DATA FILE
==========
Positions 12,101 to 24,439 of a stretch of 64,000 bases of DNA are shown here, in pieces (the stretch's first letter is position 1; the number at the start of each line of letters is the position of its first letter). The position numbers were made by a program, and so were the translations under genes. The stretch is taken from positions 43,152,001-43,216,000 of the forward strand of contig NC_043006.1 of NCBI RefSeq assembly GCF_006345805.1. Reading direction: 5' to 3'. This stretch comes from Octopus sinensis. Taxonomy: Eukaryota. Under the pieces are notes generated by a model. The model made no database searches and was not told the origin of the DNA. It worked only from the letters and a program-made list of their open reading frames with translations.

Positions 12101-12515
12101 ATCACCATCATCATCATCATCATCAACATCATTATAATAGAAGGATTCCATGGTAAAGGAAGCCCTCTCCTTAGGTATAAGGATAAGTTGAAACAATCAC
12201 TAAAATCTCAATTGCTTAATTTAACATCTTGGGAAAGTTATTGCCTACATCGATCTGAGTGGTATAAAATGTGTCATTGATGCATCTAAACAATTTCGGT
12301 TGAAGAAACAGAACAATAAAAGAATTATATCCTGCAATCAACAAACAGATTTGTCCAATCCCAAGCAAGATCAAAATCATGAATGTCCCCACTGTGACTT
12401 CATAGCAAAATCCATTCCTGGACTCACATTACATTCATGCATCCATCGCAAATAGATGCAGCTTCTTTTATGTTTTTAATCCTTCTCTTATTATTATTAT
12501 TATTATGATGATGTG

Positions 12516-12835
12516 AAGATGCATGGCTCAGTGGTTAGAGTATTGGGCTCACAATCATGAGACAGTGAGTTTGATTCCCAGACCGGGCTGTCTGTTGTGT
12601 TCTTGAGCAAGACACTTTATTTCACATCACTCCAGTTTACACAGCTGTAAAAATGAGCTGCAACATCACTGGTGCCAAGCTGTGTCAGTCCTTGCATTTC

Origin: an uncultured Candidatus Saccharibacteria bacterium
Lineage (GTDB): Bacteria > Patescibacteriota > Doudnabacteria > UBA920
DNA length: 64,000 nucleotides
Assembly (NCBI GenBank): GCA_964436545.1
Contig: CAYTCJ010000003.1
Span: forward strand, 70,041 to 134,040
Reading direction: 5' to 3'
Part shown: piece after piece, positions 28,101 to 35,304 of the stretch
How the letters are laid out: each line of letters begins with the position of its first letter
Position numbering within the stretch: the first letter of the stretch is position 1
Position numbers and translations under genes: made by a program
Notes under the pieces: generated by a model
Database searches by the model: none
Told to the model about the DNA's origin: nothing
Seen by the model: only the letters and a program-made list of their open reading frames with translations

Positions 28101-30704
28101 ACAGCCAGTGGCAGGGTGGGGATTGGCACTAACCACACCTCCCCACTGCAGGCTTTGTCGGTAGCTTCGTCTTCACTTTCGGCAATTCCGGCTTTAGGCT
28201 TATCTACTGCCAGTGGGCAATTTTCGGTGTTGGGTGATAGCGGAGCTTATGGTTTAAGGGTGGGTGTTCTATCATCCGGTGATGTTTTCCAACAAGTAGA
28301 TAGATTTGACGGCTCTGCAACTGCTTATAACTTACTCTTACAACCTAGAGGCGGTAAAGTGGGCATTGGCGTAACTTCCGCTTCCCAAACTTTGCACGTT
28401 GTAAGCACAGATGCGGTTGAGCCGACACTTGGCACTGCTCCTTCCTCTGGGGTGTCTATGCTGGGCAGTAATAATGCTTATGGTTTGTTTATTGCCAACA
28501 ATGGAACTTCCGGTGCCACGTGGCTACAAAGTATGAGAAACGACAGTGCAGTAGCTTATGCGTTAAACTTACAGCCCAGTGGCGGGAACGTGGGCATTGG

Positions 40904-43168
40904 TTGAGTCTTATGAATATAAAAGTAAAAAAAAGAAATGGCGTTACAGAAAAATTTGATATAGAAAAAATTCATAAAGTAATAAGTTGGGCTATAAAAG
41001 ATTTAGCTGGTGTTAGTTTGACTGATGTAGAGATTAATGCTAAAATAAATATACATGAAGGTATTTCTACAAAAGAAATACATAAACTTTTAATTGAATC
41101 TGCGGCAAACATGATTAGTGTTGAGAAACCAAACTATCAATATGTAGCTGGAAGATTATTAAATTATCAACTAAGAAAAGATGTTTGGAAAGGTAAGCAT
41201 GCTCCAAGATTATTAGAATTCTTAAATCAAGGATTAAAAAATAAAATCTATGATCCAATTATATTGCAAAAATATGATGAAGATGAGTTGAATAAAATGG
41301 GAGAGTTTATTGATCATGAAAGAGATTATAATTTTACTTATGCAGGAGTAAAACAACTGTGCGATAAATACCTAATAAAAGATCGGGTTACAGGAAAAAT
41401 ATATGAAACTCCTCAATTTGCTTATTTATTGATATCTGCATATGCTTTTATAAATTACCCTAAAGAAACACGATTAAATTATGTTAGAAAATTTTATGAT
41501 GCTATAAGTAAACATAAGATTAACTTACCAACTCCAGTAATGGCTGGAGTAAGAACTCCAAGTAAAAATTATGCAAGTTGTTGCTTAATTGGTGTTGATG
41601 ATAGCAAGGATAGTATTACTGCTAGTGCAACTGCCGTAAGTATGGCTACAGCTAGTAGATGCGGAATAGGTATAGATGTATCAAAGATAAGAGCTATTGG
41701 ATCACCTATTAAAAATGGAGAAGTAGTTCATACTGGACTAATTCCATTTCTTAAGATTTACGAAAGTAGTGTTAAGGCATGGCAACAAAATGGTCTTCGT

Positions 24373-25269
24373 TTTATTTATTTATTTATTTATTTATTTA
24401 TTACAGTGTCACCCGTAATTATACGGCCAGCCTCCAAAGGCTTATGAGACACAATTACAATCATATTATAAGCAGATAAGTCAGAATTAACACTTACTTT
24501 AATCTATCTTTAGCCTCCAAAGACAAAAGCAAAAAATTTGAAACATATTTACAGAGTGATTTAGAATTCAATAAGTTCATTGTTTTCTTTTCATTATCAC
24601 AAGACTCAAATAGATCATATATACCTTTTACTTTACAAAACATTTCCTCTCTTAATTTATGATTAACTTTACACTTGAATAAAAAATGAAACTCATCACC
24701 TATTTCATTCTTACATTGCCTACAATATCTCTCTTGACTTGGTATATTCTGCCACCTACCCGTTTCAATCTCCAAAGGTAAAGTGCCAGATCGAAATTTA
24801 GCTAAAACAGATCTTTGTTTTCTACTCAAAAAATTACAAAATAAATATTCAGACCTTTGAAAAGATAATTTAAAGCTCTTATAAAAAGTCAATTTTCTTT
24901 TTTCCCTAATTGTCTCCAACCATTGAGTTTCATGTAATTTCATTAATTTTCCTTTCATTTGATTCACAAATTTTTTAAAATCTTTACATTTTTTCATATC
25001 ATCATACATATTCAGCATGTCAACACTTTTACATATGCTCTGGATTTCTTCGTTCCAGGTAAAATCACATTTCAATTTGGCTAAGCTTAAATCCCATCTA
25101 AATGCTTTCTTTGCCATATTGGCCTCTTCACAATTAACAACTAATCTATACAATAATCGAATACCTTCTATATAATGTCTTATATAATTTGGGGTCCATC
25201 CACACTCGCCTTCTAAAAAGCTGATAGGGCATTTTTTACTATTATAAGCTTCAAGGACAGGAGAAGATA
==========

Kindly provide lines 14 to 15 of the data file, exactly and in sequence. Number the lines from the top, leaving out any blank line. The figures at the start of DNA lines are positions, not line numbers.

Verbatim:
Assembly (NCBI GenBank): GCA_964436545.1
Contig: CAYTCJ010000003.1